Computer simulation of cervical tissue response to a hydraulic dilator device
© Filipovic et al.; licensee BioMed Central Ltd. 2013
Received: 14 June 2013
Accepted: 29 October 2013
Published: 6 November 2013
Classical mechanical dilators for cervical dilation are associated with various complications, such as uterine perforation, cervical laceration, infections and intraperitoneal hemorrhage. A new medical device called continuous controllable balloon dilator (CCBD) was constructed to make a significant reduction in all of the side effects of traditional mechanical dilation.
In this study we investigated numerically the cervical canal tissue response for Hegar and CCBD using our poroelastic finite element model and in-house software development. Boundary conditions for pressure loading on the tissue for both dilators in vivo were measured experimentally. Material properties of the cervical tissue were fitted with experimental in vivo data of pressure and fluid volume or balloon size.
Obtained results for effective stresses inside the cervical tissue clearly showed higher stresses for Hegar dilator during dilation in comparison with our CCBD.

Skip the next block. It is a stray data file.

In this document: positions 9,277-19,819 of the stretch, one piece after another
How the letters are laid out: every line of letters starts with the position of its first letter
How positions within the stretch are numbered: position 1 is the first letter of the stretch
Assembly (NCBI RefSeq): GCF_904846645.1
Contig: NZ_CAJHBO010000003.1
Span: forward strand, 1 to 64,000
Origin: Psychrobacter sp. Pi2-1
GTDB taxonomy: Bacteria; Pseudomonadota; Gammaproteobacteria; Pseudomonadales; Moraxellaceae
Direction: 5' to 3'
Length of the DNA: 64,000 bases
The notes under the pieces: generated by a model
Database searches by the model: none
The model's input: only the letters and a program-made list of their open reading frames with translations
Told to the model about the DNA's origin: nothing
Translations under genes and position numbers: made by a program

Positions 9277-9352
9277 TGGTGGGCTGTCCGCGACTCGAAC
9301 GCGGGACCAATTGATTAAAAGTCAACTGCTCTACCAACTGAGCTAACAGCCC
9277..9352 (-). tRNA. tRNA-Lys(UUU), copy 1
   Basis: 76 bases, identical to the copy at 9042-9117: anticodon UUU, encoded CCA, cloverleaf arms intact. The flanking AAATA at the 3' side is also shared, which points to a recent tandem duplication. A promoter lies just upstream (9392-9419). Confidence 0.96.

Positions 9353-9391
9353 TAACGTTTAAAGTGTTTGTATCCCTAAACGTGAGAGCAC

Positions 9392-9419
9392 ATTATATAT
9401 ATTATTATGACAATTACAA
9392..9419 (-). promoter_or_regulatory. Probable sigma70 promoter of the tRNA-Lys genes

This study opens a new avenue for the implementation of CCBD device instead of mechanical dilators to prevent cervical injury during cervical dilation.
Cervical dilation is used not only for childbirth but also for diagnostic and therapeutic procedures [1, 2]. Mechanical dilation is characterized by an increase of the cervical diameter until dilation procedure in completed. The use of mechanical dilator induces significant forces, which could damage cervical tissue and affect the fertility [3, 4] or cause complications . Several attempts have been made to reduce the force for cervical dilation by using pharmacological agents, which, however, can cause bleeding and cramping prior to the surgical procedure . In order to avoid damage of cervical tissue, it is important to understand the structure and biomechanical behavior of this complex tissue.
Cervical tissue consists of less than 15% of smooth muscle cells and an extracellular matrix (ECM) rich in collagen . The biomechanical strength of connective tissue is determined by the collagen concentration of collagen types (predominantly types I and III, IV) [7, 8], the proteoglycans decorin and biglycan which affect collagen fibrillogenesis [9, 10], the amount and types of collagen cross-links [11, 12], the orientation of collagen fibers  and the concentration of elastin and water .
While the anatomy of cervical tissue is known, it is important to note that biomechanical models are not widely examined. A nonlinear response of cervical tissue in vivo conditions is observed but not quantified. Ex vivo analysis was used to quantify mechanical properties of the cervix . Several finite element studies with anisotropic visco-hyperelastic of female pelvic modeling were described in [16–18]. To our knowledge, there is no literature data for finite element studies on cervical dilation.